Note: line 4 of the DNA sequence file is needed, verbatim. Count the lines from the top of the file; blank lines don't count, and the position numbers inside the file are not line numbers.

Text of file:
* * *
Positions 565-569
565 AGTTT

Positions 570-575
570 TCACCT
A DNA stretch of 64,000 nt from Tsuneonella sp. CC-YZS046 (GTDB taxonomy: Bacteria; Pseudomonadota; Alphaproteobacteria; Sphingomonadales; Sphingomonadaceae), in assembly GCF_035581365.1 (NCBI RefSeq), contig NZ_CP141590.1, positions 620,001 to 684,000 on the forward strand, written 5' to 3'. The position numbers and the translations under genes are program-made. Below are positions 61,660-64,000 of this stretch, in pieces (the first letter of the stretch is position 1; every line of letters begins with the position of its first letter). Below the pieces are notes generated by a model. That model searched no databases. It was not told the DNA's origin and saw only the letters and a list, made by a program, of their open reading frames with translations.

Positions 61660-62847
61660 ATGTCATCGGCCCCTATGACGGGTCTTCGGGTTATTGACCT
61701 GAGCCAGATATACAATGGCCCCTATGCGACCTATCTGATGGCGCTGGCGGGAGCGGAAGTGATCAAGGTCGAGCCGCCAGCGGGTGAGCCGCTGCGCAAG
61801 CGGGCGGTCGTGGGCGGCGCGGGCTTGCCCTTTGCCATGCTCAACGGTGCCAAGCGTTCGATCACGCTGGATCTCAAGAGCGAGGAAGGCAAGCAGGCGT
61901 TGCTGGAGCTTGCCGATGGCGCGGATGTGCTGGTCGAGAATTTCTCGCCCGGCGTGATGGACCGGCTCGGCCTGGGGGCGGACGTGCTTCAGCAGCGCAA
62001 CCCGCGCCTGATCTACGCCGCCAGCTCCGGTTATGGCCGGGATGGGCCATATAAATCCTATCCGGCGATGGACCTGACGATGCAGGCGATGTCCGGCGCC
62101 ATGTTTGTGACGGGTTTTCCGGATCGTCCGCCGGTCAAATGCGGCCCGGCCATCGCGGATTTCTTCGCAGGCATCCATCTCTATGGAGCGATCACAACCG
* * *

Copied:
570 TCACCT